From this point on the process is quite similar to the snowball method. Pay the minimum payment on all debts except the one with the highest interest rate, towards which you should contribute as much as you can afford each month. Once this debt is repaid, move on to the next amount on your list.
Why should you consider the avalanche method?
The avalanche method is usually seen as a logical choice when selecting a debt reduction strategy. This is simply because it’s a more cost-effective way to pay down your debts, allowing you to spend as little as possible to get back on track.
When might the avalanche method not work?
The downside of the avalanche method is that it can initially take a while to pay off debts. While the snowball method provides quick gratification and the psychological boost of paying off small debts first, the avalanche approach doesn’t offer the same instant rewards. As a result, some people can become discouraged and lose their disciplined approach to debt repayment.
Strategy #3: Debt tsunami method
Many finance experts advise leaving your emotions out of it when reducing your debt – after all, letting our hearts rule our heads is one of the ways many of us ended up in debt in the first place. But the debt tsunami method, named by Adam Baker from Man vs Debt, advocates a different approach.
The idea behind the debt tsunami approach is to pay off your debts in order of their emotional impact. Instead of worrying about the amount you owe or the interest rate that applies, prioritise the debts that have the greatest psychological weight.
For example, while a $5,000 credit card debt at 15% p.a. may be costing you the most, you may first want to pay back the $1,000 your best friend loaned you interest-free when you fell on hard times.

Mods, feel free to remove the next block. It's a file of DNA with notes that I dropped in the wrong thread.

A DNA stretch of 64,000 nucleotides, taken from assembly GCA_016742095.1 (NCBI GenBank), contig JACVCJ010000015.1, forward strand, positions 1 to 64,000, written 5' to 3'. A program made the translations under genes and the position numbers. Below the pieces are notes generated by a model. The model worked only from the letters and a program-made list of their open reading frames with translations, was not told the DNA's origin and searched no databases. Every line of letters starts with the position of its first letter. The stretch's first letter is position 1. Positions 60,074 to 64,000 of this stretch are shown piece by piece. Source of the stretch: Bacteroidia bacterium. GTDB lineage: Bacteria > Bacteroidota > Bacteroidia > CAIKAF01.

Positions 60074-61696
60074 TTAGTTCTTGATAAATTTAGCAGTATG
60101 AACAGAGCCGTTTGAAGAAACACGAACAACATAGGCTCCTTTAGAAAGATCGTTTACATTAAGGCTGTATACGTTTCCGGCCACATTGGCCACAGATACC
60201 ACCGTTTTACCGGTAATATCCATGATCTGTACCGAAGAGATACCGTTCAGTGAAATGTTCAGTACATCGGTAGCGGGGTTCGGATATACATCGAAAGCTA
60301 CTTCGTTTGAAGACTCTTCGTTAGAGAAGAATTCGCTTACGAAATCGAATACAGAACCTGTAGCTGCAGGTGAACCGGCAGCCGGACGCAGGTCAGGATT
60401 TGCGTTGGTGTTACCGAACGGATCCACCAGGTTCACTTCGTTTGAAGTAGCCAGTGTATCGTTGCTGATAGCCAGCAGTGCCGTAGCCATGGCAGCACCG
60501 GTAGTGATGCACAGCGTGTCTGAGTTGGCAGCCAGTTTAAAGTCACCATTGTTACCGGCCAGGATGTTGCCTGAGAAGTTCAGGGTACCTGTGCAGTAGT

Why should you consider the debt tsunami method?
While it’s impossible to deny the logic of finding the most cost-effective way to reduce debt, it’s also hard to go past the emotional influence debt can have over our lives. The strength of this approach lies in its ability to allow you to reduce the psychological impact of debt, and to find the necessary motivation to seize control of your finances.
When might the debt tsunami method not work?
The unavoidable truth is that there are cheaper ways to reduce your debt than the debt tsunami approach. If paying off your debt in the most cost-effective way possible is important to you, consider other options.
Strategy #4: Balance transfer credit cards
Have you accumulated debt across multiple credit cards? Are you struggling to manage the repayments and high interest rates for each separate credit card debt?
If so, you might be able to bring your credit card debt under control by consolidating multiple credit card accounts onto a single credit card with a balance transfer. There are myriad balance transfer credit cards available that let you move your debt over to a new card and take advantage of no interest charges for an introductory period – for example, 0% p.a. on balance transfers for the first 6 months.
Some credit card providers will also let youbalance transfer personal loan debt, providing another flexible option to help you bring your finances under control.
Why should you consider a balance transfer credit card?
It’s common knowledge that credit card interest rates can be painfully high, so taking advantage of a no-interest-rate period can be an excellent way to bring your debt under control. Only having to make one monthly repayment rather than several separate repayments for each individual debt can also make it much easier to manage your money.
When might a balance transfer credit card not work?